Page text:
European award to IPP scientist

Klaus Hallatschek receives European Young Investigator Award

September 26, 2006
Physicist Dr. Klaus Hallatschek of Max Planck Institute of Plasma Physics (IPP) in Garching near Munich is to be honoured with the European Young Investigator Award (EURYI Award). These endowment prizes of about one million euros each are being awarded this year also to 24 other outstanding young scientists from eleven European countries. The prizes are to be presented in Prague on 13 October 2006.
Zonal flows in a fusion plasma, computed with a supercomputer: Extensive flows are starting to produce shear in the turbulent structures.

A EURYI Award is intended to give young scientists the opportunity of setting up their own groups of young investigators at European research institutions of their choice. These programmes of excellence are open to scientists of all disciplines and are directed at candidates throughout the world. By this means the donators of the prize, the European Science Foundation (ESF) and the European Heads of Research Councils (EUROHORCs), want to enhance the attractiveness of the European research area in international competition.
 

Dr. Klaus Hallatschek

The research field of Klaus Hallatschek (born in Augsburg in 1970) is turbulence – to be more exact, the theory of plasma turbulence, in which field he has distinguished himself as an internationally outstanding young scientist: Turbulence in liquids, gases or plasmas is usually regarded as completely disorderly eddies and fluctuating flows. Actually, however, turbulent processes can spontaneously become orderly under certain conditions. In fusion experiments it is possible to observe turbulent plasma states in which extensive shear flows, so-called zonal flows, develop from the small disorderly eddies. Klaus Hallatschek has succeeded in describing such effects by means of powerful computers. From the determination of their dynamic properties he hopes to clarify their long-term behaviour and the associated state changes of the turbulence.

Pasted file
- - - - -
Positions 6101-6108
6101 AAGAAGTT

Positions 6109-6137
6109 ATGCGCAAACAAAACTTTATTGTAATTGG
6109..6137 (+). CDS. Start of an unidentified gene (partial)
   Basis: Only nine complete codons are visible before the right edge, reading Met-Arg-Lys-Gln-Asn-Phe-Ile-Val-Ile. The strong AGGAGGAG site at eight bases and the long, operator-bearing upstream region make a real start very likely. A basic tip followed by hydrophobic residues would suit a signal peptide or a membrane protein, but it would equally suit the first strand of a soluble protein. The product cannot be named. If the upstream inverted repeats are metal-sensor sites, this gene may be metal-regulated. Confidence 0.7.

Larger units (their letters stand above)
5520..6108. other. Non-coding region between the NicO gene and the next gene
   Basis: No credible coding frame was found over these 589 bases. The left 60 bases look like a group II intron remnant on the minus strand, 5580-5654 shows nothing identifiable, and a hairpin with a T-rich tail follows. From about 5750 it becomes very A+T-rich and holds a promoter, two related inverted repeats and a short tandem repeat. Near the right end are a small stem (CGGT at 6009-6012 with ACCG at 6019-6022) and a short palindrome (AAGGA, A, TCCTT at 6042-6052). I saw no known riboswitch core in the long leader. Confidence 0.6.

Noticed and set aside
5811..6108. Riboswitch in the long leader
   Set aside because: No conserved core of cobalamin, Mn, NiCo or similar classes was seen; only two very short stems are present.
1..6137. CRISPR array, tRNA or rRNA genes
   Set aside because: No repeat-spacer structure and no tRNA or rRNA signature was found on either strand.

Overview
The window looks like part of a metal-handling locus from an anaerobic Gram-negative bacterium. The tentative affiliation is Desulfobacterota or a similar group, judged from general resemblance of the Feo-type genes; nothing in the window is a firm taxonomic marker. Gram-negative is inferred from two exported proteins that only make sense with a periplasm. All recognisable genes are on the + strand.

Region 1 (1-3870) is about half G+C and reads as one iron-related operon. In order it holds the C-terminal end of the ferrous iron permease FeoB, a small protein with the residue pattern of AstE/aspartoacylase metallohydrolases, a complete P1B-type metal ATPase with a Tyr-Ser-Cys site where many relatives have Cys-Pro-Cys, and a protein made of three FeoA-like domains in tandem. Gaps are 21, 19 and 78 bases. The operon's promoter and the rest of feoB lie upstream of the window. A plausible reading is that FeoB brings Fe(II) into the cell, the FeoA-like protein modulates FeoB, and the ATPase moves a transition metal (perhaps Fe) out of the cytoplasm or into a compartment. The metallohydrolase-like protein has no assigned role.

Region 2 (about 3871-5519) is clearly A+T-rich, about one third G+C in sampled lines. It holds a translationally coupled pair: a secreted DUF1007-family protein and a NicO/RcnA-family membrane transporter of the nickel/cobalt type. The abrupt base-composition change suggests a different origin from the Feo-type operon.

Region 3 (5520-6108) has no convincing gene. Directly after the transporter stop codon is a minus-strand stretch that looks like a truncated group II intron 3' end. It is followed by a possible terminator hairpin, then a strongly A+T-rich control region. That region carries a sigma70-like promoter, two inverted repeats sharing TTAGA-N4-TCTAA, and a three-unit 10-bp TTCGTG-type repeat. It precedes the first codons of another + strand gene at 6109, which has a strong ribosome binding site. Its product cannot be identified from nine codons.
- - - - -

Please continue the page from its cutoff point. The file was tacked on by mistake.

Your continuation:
This is important for the development of a fusion power plant, in which atomic nuclei fusing in hot plasmas are to supply energy – just as in the sun. Besides being present in fusion plasmas, zonal flows also occur in gas planets, e. g. in the coloured belts of Jupiter and in certain ocean flows. Klaus Hallatschek will use the EURYI Award to fund a group working with supercomputers to investigate zonal flows in detail.

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